Tracing Family Trees
Guide No. 26
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On the Trail of Germanic Ancestors
A large percentage of Americans — about one in four — have one or more Germanic ancestors. Whether your ancestors came from Germany, Switzerland, Austria, Alsace (part of France), or from Poland, Luxembourg, southern Denmark, or what is now the Czech Republic or Russia, if they spoke German, they are considered Germanic. Moreover, some of the early so-called "Holland Dutch" ancestors sometimes turn out to be Deutsch (German) or have Germanic connections. Germanic people also have immigrated to many other countries, particularly Canada, South Africa and Australia. Since the Germans have being coming to America since the 17th century, it is not unusual to find some of them perched upon your family tree. Sometimes the surname has been so anglicized that it is difficult to recognize it as German.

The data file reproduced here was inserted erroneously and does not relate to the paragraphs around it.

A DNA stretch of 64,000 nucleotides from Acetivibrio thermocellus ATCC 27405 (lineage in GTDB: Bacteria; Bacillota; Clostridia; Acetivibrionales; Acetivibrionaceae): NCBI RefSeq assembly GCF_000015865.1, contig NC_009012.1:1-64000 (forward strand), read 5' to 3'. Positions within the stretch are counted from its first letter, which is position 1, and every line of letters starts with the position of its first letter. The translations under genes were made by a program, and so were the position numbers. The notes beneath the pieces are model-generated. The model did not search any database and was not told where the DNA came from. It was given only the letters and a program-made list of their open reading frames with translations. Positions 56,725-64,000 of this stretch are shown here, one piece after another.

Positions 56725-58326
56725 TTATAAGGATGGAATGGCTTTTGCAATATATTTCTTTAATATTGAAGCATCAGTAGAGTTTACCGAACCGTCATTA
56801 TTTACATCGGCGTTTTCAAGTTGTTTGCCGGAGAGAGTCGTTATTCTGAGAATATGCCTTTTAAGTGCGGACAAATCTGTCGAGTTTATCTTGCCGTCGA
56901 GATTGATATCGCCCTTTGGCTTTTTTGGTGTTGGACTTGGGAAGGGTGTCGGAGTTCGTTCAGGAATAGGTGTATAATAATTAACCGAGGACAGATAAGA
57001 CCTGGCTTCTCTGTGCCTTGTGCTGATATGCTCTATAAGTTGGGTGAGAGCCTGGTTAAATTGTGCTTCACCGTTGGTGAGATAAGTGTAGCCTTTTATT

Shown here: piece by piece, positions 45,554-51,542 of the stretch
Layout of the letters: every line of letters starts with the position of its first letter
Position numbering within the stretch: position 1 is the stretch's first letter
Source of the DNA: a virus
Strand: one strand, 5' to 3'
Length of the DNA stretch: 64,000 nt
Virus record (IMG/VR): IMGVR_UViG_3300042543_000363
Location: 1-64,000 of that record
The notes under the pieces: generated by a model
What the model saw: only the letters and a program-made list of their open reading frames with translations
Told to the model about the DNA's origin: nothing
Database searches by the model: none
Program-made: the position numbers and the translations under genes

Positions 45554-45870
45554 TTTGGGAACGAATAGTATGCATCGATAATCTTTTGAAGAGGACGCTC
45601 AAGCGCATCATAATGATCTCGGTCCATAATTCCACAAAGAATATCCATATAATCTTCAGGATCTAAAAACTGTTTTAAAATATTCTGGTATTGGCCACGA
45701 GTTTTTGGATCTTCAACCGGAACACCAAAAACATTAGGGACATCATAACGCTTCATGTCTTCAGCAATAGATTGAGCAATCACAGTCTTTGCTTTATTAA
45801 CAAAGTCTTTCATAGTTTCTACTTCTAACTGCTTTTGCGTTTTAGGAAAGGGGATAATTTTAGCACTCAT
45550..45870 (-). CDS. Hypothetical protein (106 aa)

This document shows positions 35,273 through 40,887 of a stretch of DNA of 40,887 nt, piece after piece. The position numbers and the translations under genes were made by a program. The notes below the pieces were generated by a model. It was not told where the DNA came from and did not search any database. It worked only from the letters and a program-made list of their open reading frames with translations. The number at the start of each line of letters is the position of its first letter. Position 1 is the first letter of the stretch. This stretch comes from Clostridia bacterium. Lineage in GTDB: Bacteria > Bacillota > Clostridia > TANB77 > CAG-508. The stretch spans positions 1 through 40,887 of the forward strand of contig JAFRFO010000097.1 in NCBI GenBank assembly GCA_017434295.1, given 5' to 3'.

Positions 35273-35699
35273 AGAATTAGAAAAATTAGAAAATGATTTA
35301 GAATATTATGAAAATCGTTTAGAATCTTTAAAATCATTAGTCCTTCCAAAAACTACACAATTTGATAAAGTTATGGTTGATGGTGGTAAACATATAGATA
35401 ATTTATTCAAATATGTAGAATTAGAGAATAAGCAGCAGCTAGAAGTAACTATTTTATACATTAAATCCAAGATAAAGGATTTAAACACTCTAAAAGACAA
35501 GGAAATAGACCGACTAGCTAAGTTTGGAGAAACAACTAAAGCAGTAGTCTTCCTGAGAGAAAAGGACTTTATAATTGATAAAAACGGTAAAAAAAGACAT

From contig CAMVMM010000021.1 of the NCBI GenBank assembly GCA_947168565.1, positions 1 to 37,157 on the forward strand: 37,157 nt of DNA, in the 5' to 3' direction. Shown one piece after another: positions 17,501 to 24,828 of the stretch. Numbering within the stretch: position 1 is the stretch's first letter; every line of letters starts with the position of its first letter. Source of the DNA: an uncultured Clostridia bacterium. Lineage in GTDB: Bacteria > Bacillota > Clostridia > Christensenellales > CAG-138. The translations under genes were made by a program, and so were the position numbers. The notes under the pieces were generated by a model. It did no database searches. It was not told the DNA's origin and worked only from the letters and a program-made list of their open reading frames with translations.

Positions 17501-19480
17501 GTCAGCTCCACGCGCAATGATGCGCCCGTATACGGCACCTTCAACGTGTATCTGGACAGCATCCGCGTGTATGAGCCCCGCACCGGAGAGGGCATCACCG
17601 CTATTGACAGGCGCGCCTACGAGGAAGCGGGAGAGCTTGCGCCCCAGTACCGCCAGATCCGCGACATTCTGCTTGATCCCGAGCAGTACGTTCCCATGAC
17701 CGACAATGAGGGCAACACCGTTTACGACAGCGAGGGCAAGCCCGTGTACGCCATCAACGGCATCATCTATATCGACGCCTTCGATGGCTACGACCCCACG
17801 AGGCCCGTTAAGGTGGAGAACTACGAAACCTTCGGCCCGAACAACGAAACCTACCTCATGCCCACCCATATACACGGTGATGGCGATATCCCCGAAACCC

Germany, as we now know it has existed only since 1871. Prior to that time there was the German Confederation (1815-1866) and from medieval times until 1806 the major political union in Germany was the Holy Roman Empire, which consisted of hundreds of principalities. Regardless of when your German ancestors immigrated to the "new country," there is a great temptation to leap immediately into German records. Stifle that urge and learn everything you can about your ancestors through the country of arrival records first. Generally, you must know a specific town where a German ancestor was born or married before you will be successful in locating him or her in the old country since most German records were kept locally.